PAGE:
The Misery of Silver Medalists
If you were to ask someone, “Would you be happier winning an Olympic silver medal or a bronze medal?” you’d probably be told, “Silver.” Yet several scientific studies have shown that bronze medal winners are almost twice as happy with their accomplishments as silver medal winners.
In fact, during the period immediately after their performances, silver medal winners are closer to miserable than ecstatic. Logically, this seems absurd. That a silver medalist would feel misery rather than joy after performing better than everyone else in the world (save one) demonstrates the destructive nature of a comparative mindset.
When Joe was a boy, his Grandma used to say, “Joey, things are rarely good or bad in and of themselves. They are good or bad based on what you compare them to.” She had a good sense for how one’s frame of reference affects comparisons.
For those miserable silver medalists, the frame of reference is the one human being in the world who is better than them. Silver medalists tend to ruminate on how close they got to gold, leading to deep regret and lingering unhappiness.
Bronze medalists, on the other hand, have a different frame of reference. Instead of “looking up” to make comparisons, they tend to “look down” to all the competitors who didn’t medal. They recognize that everyone from the fourth-place finisher on down worked hard and walked away with no medal. With this alternate frame of reference, bronze medal winners feel blessed and happy in their accomplishment.
What Investors Can Learn From Michelle Kwan
There are exceptions to the “misery of silver medalists” pattern. Michelle Kwan was highly favored to win figure skating gold in the 1998 Olympics. She skated a flawless, mistake free short and long program. Yet she came away with the silver medal because her teammate, Tara Lipinski, skated a once-in-a-lifetime performance that was even better. Unlike most silver medal winners who “lost the gold,” Kwan expressed genuine happiness. She had controlled what she could, did her best, and came away satisfied and fulfilled. She embraced the intrinsic rewards of her personal accomplishment.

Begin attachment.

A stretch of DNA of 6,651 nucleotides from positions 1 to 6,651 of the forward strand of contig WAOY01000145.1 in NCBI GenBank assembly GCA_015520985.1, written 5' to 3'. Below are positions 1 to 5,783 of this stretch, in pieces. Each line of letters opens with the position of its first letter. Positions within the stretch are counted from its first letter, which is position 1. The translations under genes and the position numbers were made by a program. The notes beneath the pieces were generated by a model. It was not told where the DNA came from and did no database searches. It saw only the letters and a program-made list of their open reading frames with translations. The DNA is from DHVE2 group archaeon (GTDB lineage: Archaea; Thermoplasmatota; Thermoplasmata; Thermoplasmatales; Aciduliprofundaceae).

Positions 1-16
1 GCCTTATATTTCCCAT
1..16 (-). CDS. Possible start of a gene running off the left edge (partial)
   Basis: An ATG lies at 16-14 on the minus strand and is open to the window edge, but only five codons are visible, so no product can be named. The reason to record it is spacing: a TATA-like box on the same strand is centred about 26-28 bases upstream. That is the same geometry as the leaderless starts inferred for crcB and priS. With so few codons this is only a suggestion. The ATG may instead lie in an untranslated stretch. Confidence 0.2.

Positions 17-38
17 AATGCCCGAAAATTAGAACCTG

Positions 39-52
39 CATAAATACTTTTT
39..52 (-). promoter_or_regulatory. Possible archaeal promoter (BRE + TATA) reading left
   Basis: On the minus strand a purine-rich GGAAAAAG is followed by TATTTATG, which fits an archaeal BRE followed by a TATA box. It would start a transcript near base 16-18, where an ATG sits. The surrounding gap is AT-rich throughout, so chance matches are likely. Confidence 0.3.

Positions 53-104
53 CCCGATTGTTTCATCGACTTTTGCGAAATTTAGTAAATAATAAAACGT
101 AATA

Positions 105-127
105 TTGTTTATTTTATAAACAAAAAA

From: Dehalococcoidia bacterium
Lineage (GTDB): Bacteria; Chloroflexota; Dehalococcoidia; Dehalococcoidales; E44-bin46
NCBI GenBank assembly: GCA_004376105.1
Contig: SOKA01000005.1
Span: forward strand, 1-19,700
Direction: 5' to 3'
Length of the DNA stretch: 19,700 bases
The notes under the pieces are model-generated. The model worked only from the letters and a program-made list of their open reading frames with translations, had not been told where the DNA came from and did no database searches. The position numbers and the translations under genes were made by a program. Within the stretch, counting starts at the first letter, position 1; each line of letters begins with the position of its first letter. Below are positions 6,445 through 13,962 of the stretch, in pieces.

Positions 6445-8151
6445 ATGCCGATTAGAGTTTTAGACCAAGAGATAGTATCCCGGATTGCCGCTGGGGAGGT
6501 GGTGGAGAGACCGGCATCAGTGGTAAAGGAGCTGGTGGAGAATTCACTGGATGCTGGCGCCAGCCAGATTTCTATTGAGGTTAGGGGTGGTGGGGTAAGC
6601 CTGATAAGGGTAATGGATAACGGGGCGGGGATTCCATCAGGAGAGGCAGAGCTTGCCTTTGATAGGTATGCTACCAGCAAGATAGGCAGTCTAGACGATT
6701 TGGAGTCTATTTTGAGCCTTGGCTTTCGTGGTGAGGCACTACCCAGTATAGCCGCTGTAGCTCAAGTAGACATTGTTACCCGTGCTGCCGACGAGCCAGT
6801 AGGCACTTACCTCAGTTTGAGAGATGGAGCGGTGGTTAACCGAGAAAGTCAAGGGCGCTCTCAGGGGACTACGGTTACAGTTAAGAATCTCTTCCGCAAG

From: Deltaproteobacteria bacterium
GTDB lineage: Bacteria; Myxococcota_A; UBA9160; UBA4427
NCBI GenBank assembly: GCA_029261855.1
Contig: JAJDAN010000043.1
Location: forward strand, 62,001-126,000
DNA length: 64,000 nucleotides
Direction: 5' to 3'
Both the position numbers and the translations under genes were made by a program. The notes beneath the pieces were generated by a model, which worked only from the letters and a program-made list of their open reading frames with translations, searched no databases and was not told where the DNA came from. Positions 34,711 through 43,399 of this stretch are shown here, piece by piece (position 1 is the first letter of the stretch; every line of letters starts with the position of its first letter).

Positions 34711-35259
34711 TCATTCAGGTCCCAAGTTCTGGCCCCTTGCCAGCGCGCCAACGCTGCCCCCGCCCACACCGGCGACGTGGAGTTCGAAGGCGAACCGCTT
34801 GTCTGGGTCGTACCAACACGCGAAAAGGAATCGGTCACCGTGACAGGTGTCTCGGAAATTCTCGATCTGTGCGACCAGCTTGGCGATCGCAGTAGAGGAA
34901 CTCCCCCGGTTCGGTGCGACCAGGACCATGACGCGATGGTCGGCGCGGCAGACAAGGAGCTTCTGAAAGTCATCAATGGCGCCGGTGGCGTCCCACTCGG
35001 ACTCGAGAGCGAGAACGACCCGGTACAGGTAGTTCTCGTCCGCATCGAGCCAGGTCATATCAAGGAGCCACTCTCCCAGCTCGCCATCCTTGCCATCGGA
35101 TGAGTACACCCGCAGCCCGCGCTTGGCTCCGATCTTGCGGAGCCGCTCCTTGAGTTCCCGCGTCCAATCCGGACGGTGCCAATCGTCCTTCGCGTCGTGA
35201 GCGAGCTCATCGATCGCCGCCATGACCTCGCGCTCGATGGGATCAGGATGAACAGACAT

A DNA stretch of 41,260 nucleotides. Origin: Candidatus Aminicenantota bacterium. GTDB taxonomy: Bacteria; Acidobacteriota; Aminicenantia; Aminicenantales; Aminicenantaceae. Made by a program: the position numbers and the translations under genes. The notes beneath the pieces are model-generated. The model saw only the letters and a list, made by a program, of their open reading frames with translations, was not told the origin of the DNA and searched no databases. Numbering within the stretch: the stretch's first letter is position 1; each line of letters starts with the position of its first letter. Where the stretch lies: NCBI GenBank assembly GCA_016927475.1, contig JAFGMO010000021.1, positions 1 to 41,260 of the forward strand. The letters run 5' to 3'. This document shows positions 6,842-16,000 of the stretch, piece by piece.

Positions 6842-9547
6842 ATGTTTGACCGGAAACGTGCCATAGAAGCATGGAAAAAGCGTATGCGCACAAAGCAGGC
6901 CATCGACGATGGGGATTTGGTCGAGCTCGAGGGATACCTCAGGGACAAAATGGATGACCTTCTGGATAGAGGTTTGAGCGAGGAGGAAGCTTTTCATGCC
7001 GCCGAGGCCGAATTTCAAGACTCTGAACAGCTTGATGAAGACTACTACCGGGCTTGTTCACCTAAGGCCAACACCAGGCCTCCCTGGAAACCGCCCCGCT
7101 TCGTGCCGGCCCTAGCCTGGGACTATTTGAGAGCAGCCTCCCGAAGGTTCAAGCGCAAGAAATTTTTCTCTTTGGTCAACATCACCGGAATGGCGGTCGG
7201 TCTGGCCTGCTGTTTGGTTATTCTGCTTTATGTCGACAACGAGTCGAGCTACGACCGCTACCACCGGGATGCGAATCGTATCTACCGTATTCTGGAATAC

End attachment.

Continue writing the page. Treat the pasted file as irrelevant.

And that’s the key to escaping the misery of comparative thinking: focus on intrinsic rewards instead of framing success in comparative terms.
Intrinsic Rewards and Financial Planning
Your happiness should not be defined by others’ investment performance. Let’s assume that your intrinsic, happiness-maximizing goals can be fully achieved if your investments grow by 6%. Then, in actuality, your investments do even better—they grow by 10%. You should be ecstatic.
But would you still be ecstatic if a comparative benchmark grew by 12%? Maybe less so. Now, take it another step toward misery…what if your advisor had implied all along that outperforming a benchmark (and, perhaps, minimizing taxes and achieving a perfect asset allocation) is the advisor’s main focus? Now, would delight in an outcome that fully maximizes your intrinsic rewards become entirely submerged in disappointment brought on by comparative thinking?
This is not to say the advisor shouldn’t work toward optimal financial outcomes. But that work, in our view, should always be a means to an end. After all, people do not invest to have more, they invest to have more happiness.
Ultimately, the purpose of financial planning is to help you achieve your intrinsic goals, which is possible only when an advisor dedicates time and energy to uncovering and defining your individual “why?” With a plan built on that foundation, you can avoid the “misery of silver medalists” brought on by destructive comparative thinking.